SHILLER: Principal Must be Written Down for Economic Recovery

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Editor’s Comment:  

We are looking into the abyss of economic failure. For economists, the people who know the facts, the ONLY answer left on the table is principal correction or principal reduction. We have tried everything else.

The reason is very simple. The Banks created a market where prices soared above values and like any other situation where there is a false spike in prices over values, the correction needs to be made. The free market has already arrived at the same conclusion —- nobody wants those mortgages even if they were valid and enforceable. The refusal to rush toward principal reduction is putting the banks in an all or nothing position. The market and the economists have spoken — if that is the choice the banks will get nothing.

But the word from the banks is that we can’t have principal reduction. The real reason is that their balance sheets will be wrecked by forcing them to admit that those assets they are reporting are pure fiction — an inevitable consequence of bank excess finally recognized by the rating agencies last week. But the banks are spinning the myth that if principal reduction (in other words REALITY) prevails then everyone will want to do it. Assuming that is true, why not?  Shouldn’t everyone want reality? The Banks have had their windfall, they have been paid enough to pay back the investor lenders, and they are driving the economy into a ditch with their unrelenting death grip on the purse strings. 

Americans must decide between the Iceland model in which their economy quickly recovered, and the American model where we continue to languish with no real prospects for recovery. The European attempt at austerity drove them further over the brink. In fact, every policy is now debunked that ignores the realities of the market place and the reality of the importance of the housing market in ANY economic recovery. There is only one thing left. It is the right thing to do.

We have exhausted every idea except for doing the right thing. Restore homes to people who were unlawfully and fraudulently induced into signing papers that never even recited the terms of repayment as it was recited to the real lenders and which never disclosed the multiple borrowers on each loan, most of whom were hidden from the borrowers. Write down the mortgages just as the banks have already done, as confirmed by trading in the marketplace. What is so difficult to accept here?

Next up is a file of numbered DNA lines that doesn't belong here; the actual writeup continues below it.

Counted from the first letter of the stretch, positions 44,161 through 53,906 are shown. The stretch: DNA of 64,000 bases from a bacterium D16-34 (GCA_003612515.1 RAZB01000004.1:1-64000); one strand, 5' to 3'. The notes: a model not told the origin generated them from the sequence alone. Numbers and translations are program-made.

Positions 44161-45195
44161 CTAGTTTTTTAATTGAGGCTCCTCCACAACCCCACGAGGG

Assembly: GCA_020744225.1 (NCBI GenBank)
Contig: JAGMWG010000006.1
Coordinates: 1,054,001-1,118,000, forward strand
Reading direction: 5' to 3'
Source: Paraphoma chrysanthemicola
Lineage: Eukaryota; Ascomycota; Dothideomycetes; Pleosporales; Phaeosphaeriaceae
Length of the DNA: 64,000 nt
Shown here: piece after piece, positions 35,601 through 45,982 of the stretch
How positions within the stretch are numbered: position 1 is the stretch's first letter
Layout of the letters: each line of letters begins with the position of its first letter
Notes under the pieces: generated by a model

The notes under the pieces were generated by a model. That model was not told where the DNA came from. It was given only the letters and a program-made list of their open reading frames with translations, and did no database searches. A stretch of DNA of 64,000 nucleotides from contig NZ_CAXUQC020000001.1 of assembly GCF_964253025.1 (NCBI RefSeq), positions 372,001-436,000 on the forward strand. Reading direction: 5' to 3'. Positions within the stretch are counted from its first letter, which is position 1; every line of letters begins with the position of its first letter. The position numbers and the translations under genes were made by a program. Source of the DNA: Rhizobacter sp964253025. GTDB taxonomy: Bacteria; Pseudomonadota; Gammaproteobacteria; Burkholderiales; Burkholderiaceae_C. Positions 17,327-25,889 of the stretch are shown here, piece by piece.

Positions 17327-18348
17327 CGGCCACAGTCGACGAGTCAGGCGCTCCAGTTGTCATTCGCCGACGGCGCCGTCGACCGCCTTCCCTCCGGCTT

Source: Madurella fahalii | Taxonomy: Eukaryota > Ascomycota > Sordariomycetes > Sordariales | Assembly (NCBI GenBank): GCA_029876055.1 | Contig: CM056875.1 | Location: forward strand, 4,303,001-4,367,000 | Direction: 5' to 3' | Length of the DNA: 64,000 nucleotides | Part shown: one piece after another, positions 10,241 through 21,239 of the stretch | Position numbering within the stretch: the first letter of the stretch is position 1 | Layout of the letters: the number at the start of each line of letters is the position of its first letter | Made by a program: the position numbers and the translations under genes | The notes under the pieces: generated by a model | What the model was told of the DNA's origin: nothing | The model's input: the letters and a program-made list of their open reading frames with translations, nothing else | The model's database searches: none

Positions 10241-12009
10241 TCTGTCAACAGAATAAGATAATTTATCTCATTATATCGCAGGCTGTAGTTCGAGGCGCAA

People get windfalls all the time when bullies take over markets. And yes many homeowners will want the benefits of a write-down that the rest of the world already accepts as true and necessary. The result will restore wealth and power to the middle class, revive the economy and restore our prospects. We will have the resources to repair our ailing infrastructure (an embarrassment to world traveling Americans), invest in education and job training, invest in innovation and get back some of that pride we once had in America.

The only people stopping this are those who are pandering to extremists who would rather see the Country collapse than to allow a “handout” to those undeserving deadbeat homeowners. The facts and reality leave them unpersuaded because fanning the flames of ideology is how many politicians achieve power and maintain it.

Like I said last week. It comes down to this: country or chaos. What is your choice?

Robert Shiller: Lenders Need To Write Down Mortgages To Solve America’s Housing Problem

By Mamta Badkar

Yale economist Robert Shiller says the housing crisis is a collective action problem.

This means, he argues in a New York Times editorial, that if all mortgage lenders were to act collectively and write down what was owed to them by individual homeowners everyone would be better off.

Shiller offers a few types of collective action to write down mortgage principles. One involves giving “community-based, government-appointed trustees a central role” in writing down mortgages, any idea proposed by Yale economist John Geanakoplos and Boston University law professor Susan P. Koniak.

Another proposed by Robert C. Hockett involves “eminent domain” which allows government to seize property with fair compensation to owners when it is done in public interest—and could apply to mortgages:

Professor Hockett argues that a government, whether federal, state or local, can start doing just this right now, using large databases of information about mortgage pools and homeowner credit scores. After a market analysis, it seizes the mortgages. Then it can pay them off at fair value, or a little over that, with money from new investors, issuing new mortgages with smaller balances to the homeowners. Taxpayers are not involved, and no government deficit is incurred. Since homeowners are no longer underwater and have good credit, they are unlikely to default, so the new investors can expect to be repaid.”

People are more likely to default on their mortgage when it is underwater i.e. when their homes are worth less than their mortgage. And  lenders lose money on foreclosures because of lower home values and legal costs. So it would be in everyone’s best interest according to Shiller if mortgage lenders were to take some such collective action.

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